CAMEL. Arabic. Ibil. In the Qur’an (Surah lxxxviii. 17), the institution of camels to ride upon is mentioned as an example of God’s wisdom and kindness: “Do they not look then at the camel how she is created.” As a proof of the great usefulness of the camel to the Arabian, and of the manner in which its very existence has influenced his language, it is remarkable that in almost every page of the Arabic Dictionary Qamus (as also in Richardson’s edition), there is some reference to a camel.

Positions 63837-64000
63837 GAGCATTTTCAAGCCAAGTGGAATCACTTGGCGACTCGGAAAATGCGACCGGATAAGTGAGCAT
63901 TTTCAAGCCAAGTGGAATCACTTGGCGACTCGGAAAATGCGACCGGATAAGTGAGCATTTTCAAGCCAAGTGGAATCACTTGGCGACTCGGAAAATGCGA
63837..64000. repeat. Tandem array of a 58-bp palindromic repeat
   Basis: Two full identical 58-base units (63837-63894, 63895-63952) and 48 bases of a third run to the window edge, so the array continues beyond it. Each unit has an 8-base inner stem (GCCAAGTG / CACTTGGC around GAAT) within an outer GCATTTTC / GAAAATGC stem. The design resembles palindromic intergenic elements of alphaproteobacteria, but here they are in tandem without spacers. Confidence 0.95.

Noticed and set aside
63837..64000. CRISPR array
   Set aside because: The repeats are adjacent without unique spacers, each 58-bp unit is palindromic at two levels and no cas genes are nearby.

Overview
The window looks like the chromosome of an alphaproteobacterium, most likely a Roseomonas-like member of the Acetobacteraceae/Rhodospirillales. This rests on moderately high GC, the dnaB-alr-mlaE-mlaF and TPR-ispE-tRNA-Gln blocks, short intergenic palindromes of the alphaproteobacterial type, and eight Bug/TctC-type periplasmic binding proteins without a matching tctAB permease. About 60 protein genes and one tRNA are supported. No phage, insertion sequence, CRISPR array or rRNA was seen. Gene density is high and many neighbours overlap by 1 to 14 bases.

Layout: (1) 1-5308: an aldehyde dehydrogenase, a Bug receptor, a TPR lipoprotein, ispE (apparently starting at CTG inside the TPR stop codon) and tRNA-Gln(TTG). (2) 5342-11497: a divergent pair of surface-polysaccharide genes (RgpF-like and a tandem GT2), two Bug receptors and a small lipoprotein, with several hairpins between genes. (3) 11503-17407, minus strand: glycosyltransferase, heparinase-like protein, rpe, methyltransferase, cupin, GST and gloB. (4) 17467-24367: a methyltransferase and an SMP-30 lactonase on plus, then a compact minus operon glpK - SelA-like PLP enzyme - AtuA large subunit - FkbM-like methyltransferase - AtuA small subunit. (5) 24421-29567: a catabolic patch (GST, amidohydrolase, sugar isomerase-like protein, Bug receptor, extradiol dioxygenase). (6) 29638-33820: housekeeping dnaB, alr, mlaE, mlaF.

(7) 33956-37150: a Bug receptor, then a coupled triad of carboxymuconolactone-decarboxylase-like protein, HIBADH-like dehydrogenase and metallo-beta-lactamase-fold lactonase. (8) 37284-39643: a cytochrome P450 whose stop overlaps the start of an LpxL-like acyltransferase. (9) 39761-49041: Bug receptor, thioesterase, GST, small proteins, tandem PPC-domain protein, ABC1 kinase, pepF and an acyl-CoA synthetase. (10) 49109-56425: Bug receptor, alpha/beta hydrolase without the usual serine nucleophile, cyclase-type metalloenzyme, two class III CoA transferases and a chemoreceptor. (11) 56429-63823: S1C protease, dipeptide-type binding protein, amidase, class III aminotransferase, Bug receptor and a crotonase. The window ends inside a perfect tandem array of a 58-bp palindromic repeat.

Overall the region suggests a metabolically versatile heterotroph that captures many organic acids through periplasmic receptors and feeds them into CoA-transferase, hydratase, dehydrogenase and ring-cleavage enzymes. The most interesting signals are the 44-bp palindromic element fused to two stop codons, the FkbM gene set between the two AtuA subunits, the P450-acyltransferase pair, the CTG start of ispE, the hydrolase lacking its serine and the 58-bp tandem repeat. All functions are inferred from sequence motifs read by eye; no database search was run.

Camels are a lawful sacrifice on the great festivals and on other occasions. And although it is lawful to slay a camel by zabh or by merely cutting its throat, the most eligible method, according to Muslim law, is to slay a camel by nahr or by spearing it in the hollow of the throat near the breast bone, because, says Abu Hanafah, it is according to the sunnah, or practice of Muhammad, and also because in that part of the throat bloodvessels of a camel are combined. (Hamilton’s Hidayah vol. iv. p. 72.) There is zakat, or legal alms, or camels. [ZAKAT.] Muslim law rules that the person who leads a string of camels is responsible for anything any one of the camels may injure or tread down (Ibid., iv. 379.)
Based on Hughes, Dictionary of Islam